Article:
Standing up at the Oslo Freedom Forum last year, Raed Fares, a charismatic and good-humored activist who had become a face of the Syrian revolution from his small home town of Kafranbel in the northwest, showed the audience photographs of the devastating aftermath of a government bombing raid. He then asked the question millions of Syrians have asked themselves in the years since 2011.
He asked the question that has been asked as parents wept over the dead bodies of their children, as families mourned the destruction of their homes, and as whole villages gathered in the camps of the displaced: “Was it worth it?”
Was the death, the destruction, the displacement worth trying to unseat a regime? Fares tried to tell the audience, and an increasingly inattentive world, why it was.
In the years since the uprising, the reasons for it have been forgotten, overtaken by raw survival and the logistics of displacement and exile. Many who tried to propose a new politics for Syria have been killed, as Fares was late last month, gunned down by masked men.
The multitude of ideas birthed by the Syrian revolution, ideas about what Syria was and what it could be, have been replaced by a focus on security and stability. The Syrian civil war has left no room for politics, except for those who wield guns.
The pro-democracy movement of which Fares was a part is being dismantled, one broken body and one destroyed town at a time
The pro-democracy movement of which Fares was a part is being dismantled, one broken body and one destroyed town at a time. More than a personal tragedy, the killing of Raed Fares demonstrates how a specific idea of the Syrian revolution is literally dying out.
The Syrian revolution, like all the uprisings of the Arab Spring, was first and foremost a revolution of ideas. There was a brief moment when all sorts of ideas for the future of Syria were put forth, from liberals who wanted egalitarian policies toward gender and ethnic communities, to conservatives who desired a greater space for faith in politics.
The reality of years of war eroded that. The unrelenting harshness of life under siege, assaulted by bombs and guns, in many places without adequate food or electricity, shifted the focus from the political to the personal. Too many were only able to focus on themselves, their families and their immediate surroundings.
Ideas of political change melted away. Those who wanted different ways of doing politics inside Syria became shadows, exiled, exhausted or, like Raed Fares, dead. Groups that had genuine political ideas about the future of Syria disbanded or went into exile. The pro-democracy movement of Fares was decimated, in his case confined to the small town of Kafranbel, but in the case of others existing on the margins in Istanbul or Berlin.
The conflict was depoliticized. It is noticeable that no one, from the United Nations, through the Russian and Turkish governments that have been so involved in the conflict, to the Western powers that have been largely absent, now talks of a political solution for Syria. There is no room for politics, only the language of security.
Security means the situation returns to where it was before the uprising, when Syria was one of the few places in the Middle East not to have civilians die in a terrorist attack. It means returning to a Syria without politics, when the regime of President Bashar al-Assad decided everything behind closed doors and the people accepted that in return for stability. It means depoliticization of the conflict, where the focus is on ending the war without any concern for the shape of the political settlement that follows.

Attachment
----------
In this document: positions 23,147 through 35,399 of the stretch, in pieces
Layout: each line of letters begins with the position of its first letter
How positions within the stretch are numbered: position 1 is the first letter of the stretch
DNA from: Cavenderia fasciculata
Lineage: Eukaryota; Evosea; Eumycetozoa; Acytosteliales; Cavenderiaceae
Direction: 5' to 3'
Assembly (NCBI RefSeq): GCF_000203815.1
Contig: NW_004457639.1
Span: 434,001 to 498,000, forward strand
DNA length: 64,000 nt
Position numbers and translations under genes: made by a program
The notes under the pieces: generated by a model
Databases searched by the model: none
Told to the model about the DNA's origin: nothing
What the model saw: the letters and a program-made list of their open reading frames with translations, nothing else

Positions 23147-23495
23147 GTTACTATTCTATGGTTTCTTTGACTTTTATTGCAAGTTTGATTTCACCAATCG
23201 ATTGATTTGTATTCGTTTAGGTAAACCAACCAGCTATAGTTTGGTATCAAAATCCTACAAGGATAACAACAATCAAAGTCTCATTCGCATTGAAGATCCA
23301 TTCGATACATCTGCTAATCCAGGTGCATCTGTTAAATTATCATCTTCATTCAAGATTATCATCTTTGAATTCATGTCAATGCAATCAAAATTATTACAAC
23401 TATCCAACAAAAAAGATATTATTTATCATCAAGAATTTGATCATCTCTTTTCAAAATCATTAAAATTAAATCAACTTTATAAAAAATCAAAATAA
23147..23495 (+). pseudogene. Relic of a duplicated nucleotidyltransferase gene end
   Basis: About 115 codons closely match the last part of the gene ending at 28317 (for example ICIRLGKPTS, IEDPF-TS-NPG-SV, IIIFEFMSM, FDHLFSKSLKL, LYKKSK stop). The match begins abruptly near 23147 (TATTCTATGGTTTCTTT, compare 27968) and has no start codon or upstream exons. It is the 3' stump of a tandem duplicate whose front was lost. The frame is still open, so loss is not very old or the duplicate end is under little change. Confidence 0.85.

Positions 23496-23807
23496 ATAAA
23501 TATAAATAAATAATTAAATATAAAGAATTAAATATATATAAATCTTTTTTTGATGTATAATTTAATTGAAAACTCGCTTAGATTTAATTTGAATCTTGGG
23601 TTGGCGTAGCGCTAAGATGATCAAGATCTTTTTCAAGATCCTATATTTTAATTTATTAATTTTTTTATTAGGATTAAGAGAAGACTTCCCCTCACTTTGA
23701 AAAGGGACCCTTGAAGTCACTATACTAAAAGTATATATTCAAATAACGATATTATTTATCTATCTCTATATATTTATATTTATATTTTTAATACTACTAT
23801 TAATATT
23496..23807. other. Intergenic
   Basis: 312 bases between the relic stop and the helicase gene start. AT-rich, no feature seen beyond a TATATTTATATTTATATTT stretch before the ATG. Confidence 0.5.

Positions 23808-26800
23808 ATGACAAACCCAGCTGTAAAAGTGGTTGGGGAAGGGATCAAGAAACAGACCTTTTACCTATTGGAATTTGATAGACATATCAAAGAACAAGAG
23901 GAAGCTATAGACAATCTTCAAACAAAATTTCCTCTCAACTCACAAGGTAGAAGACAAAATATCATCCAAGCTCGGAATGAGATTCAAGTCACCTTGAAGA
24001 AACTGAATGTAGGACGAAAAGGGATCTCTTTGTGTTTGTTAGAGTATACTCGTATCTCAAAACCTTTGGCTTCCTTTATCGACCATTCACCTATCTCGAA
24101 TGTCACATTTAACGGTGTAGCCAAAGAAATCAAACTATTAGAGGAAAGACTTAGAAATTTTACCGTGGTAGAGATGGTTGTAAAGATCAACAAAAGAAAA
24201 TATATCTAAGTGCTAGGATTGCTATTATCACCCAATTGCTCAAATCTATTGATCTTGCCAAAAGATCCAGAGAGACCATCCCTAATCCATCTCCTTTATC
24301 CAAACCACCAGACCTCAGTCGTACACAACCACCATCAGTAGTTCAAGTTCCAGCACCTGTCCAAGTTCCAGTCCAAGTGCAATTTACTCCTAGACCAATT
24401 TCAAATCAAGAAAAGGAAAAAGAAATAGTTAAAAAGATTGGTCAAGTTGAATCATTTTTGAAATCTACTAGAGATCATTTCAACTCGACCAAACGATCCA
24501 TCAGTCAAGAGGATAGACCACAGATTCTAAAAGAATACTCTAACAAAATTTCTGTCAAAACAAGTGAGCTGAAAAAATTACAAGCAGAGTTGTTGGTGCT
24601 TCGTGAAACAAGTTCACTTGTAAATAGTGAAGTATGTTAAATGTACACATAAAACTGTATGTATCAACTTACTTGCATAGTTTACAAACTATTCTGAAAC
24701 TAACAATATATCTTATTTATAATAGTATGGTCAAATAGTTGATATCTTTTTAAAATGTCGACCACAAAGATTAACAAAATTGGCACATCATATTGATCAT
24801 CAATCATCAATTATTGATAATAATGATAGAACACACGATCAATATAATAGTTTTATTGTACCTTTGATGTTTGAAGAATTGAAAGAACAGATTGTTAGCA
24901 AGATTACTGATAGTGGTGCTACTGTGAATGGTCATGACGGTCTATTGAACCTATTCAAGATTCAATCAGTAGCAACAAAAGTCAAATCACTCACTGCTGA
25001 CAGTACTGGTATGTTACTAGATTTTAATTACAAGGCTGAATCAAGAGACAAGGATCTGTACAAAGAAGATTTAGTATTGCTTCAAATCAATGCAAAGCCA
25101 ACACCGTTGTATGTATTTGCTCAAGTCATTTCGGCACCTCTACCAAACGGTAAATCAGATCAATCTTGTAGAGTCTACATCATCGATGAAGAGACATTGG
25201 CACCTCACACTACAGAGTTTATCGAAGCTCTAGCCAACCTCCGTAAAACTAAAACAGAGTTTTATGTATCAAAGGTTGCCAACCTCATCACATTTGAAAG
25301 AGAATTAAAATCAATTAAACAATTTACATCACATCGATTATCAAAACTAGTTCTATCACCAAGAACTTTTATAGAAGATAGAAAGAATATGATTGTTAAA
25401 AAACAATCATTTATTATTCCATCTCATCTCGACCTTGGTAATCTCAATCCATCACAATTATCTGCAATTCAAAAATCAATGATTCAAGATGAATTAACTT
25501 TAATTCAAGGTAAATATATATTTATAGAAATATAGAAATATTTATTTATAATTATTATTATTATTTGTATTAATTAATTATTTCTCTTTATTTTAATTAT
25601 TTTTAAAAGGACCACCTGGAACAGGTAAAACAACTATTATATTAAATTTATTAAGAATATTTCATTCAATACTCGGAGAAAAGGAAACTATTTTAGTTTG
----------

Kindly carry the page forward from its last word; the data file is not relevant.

The only two groups who still talk politics, who have a vision of what Syria could be after the war, are the Assad regime and the Islamists, not uncoincidentally the only two groups with the guns to fight for their political ideas. And it’s precisely this crossfire that cost Fares his life.
Inside Idlib province, the last population center beyond the reach of the regime, a war is taking place between Islamist groups, predominantly the former al-Qaeda affiliate Hayat Tahrir Al Sham, and any other opposition. For now, the demilitarization agreement negotiated by the Turks and the Russians is holding, but no one believes it is a long-term solution.
Sooner or later, there will be a showdown inside the province, and the Islamist groups have made it their objective to wipe out any other opposition in preparation for that moment. The Islamists want to ensure they are the only viable alternative to the Assad regime or Turkey, to the boot of Damascus or the occupation of Ankara. That way the population, squeezed between two unpalatable alternatives, might accept their presence.
Fares understood this well, warning that “Syrians are victims of two forms of terrorism. From one side Assad’s terrorism, and from the other, ISIS and other extremists’ terrorism.”
The day after his funeral, banners were flown in Kafranbel that read: “It may appear that they killed you, but you are still with us as an inspiration.” The best way to honor and remember activists like Fares is for those who come after to hold fast to the ideas of democracy and civil society, remembering them, building on them and trying them out, even when surrounded by the siren calls of security and stability.
There is still a space in Syria for politics, for a real debate about how the society is organized. But it will have to be conducted in the midst of those who use guns to promote their own ideas, and who are seeking to literally kill off any alternatives.
This article was provided to Asia Times by Syndication Bureau, which holds copyright.